With food contamination involving pesticide residues being a major concern to consumers, a special way of growing carambola in Taiwan makes them especially appealing to health conscious consumers, said veteran farmer Chen Chia-hsin, who in 2000 introduced net house cultivation to his orchard. Chen, who has more 20 years of experience in the business, won a Taiwanese national award for outstanding farming skills the same year.
Chen says that net house farming reduces pesticide usage by more than 50 percent. Carambolas are covered by paper bags in their early stage of growth and stay protected from insects and other pests until they are harvested. The controlled environment also allows the fruit to be harvested year-round, whereas in the past it could only grow in fall and winter. This passes the traceability and certification systems initiated by the Taiwanese Council of Agriculture that is instrumental in ensuring product quality and safety.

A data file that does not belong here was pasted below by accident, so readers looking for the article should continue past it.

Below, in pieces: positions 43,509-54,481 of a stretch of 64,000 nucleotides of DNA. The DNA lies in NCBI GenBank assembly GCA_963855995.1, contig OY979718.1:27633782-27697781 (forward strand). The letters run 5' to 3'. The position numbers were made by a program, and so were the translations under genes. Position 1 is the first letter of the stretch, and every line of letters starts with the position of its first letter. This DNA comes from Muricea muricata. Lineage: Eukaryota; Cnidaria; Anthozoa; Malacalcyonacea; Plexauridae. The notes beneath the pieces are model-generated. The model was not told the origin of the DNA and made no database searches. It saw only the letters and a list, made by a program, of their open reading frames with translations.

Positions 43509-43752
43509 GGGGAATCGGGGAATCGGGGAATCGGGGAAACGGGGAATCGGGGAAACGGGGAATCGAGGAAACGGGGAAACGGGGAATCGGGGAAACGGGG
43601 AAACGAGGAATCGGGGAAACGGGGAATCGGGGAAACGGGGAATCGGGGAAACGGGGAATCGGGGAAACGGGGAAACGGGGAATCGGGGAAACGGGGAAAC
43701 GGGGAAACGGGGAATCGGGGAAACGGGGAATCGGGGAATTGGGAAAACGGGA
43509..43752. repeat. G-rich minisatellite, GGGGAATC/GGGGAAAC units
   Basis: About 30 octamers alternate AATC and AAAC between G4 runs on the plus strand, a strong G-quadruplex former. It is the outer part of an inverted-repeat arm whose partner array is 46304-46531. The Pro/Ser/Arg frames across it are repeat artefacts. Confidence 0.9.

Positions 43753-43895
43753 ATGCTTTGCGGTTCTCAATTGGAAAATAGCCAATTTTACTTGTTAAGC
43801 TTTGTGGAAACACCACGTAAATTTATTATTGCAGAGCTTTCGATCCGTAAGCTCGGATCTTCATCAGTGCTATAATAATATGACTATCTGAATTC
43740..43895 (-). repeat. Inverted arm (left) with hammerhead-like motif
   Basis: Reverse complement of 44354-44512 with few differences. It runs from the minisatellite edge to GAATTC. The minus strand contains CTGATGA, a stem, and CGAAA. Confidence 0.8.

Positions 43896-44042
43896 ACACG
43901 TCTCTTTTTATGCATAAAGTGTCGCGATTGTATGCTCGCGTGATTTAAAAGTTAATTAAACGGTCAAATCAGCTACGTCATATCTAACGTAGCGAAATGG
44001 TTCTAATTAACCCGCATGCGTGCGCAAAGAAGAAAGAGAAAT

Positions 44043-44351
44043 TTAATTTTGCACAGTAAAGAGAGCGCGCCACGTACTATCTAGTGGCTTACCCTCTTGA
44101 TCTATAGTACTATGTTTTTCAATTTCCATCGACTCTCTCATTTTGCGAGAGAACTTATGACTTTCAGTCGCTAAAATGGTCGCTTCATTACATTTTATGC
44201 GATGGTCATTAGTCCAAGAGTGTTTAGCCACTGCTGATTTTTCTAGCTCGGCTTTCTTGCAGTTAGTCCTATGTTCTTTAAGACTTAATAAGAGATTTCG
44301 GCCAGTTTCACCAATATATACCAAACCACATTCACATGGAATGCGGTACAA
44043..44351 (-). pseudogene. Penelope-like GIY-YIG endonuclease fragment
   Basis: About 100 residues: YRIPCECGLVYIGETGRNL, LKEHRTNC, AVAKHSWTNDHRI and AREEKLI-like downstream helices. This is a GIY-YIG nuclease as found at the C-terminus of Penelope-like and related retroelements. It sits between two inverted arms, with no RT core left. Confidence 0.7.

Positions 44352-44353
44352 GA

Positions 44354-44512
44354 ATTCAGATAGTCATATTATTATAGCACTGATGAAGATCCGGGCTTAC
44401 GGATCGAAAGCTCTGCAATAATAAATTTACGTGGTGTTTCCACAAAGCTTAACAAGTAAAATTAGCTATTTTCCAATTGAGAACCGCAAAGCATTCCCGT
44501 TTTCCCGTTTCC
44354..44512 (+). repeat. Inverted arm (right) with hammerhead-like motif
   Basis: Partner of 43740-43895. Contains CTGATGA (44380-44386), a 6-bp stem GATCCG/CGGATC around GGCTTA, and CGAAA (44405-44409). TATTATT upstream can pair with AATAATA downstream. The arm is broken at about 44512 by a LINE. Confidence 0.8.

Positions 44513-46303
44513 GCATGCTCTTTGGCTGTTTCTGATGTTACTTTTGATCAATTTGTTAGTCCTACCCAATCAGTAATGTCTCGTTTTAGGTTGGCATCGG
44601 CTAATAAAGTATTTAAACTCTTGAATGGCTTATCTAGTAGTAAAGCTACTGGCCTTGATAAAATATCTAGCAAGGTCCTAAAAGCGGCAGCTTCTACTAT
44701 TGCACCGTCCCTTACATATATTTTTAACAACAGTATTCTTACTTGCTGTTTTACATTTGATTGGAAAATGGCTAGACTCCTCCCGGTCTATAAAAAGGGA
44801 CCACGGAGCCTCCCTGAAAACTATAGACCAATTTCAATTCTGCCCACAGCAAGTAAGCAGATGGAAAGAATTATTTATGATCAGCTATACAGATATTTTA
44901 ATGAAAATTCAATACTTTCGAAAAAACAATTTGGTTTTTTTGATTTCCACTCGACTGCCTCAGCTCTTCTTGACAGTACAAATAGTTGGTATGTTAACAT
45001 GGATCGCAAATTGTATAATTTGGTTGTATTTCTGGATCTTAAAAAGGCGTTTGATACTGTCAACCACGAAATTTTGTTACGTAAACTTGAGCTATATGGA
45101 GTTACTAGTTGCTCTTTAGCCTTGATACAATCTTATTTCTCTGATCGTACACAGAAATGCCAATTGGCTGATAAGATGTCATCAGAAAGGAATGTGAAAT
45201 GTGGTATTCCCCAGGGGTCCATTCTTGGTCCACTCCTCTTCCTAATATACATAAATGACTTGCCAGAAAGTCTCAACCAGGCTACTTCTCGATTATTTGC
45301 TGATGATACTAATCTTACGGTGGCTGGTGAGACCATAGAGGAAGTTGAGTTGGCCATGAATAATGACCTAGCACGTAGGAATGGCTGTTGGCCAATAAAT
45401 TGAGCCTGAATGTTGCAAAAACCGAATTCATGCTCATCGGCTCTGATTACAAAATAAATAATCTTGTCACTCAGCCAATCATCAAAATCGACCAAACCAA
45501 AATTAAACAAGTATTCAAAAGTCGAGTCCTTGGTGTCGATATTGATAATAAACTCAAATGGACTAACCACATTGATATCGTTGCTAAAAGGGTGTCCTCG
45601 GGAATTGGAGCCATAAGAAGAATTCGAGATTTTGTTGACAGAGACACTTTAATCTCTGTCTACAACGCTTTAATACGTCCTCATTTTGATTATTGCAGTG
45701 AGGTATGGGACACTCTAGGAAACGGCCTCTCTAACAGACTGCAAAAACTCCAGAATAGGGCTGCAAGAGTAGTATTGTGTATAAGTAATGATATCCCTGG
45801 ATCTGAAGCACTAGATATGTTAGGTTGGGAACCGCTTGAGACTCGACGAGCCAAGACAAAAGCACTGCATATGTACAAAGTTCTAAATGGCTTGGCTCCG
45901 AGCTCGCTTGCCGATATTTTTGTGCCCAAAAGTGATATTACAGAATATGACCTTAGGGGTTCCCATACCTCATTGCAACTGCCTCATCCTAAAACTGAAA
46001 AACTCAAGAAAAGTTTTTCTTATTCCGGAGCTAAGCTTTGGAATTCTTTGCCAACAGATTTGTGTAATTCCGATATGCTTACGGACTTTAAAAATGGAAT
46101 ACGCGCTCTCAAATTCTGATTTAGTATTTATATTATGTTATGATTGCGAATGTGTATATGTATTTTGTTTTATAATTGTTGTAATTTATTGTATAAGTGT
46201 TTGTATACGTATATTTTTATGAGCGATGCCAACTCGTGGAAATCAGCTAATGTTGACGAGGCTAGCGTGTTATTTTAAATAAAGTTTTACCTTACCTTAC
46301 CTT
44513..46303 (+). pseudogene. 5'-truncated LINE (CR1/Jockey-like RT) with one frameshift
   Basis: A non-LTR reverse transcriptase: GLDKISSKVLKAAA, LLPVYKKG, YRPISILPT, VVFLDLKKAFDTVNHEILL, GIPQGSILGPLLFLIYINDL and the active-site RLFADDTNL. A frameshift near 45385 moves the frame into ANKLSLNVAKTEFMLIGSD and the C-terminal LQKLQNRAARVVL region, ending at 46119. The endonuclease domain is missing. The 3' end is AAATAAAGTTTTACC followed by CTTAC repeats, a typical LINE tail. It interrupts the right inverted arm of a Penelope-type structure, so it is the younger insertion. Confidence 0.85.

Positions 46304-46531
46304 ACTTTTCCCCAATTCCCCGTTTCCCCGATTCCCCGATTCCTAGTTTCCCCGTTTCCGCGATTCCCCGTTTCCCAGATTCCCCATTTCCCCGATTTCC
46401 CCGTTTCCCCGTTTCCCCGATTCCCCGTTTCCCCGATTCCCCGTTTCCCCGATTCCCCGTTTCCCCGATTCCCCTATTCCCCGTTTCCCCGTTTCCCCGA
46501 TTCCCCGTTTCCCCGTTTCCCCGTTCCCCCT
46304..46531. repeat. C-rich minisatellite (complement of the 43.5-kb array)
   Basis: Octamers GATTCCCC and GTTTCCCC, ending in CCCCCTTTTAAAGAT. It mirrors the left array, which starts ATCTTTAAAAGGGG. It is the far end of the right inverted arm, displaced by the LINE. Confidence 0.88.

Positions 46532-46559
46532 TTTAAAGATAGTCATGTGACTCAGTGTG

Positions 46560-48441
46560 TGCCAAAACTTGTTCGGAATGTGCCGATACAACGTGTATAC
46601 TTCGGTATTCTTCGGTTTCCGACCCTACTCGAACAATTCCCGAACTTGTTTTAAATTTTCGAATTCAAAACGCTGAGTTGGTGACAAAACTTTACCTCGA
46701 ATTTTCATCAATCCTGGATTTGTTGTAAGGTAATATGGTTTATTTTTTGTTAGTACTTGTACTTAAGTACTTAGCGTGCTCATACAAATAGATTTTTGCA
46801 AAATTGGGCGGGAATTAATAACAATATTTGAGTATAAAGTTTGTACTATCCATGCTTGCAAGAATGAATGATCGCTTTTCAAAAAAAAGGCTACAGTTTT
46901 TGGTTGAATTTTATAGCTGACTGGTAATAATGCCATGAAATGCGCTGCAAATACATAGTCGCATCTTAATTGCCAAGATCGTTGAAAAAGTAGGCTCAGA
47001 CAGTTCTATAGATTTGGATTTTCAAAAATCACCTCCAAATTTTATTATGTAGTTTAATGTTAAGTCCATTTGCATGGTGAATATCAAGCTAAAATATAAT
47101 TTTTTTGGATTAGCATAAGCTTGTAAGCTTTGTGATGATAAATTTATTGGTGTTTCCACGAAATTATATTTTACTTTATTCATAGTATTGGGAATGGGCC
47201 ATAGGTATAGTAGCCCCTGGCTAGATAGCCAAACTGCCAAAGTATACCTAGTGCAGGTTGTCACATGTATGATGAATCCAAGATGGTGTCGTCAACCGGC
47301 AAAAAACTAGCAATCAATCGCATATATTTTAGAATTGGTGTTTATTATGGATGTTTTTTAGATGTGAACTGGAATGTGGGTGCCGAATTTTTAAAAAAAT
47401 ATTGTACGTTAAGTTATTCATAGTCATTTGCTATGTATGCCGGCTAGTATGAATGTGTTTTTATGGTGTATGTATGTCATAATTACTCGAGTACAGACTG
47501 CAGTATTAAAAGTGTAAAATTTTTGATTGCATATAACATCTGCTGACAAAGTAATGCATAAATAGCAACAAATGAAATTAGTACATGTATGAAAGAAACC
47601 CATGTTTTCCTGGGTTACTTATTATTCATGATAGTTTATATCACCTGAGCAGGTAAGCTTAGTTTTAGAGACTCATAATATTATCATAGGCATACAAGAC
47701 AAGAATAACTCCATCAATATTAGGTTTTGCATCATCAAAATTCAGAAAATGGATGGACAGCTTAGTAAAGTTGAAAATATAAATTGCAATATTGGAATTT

Taiwanese carambola exports have remained stable over the years, exceeding 2,500 tons. Hong Kong and mainland China make up the majority of Taiwan’s outgoing shipments, followed by North America. The European Union is also a potential market, but is mainly dominated by Malaysian carambolas that are used for plate decoration.
This article is an abridged version of “Taiwan’s struggling star fruit sector stages comeback” by Meg Chang, published in Taiwan Today.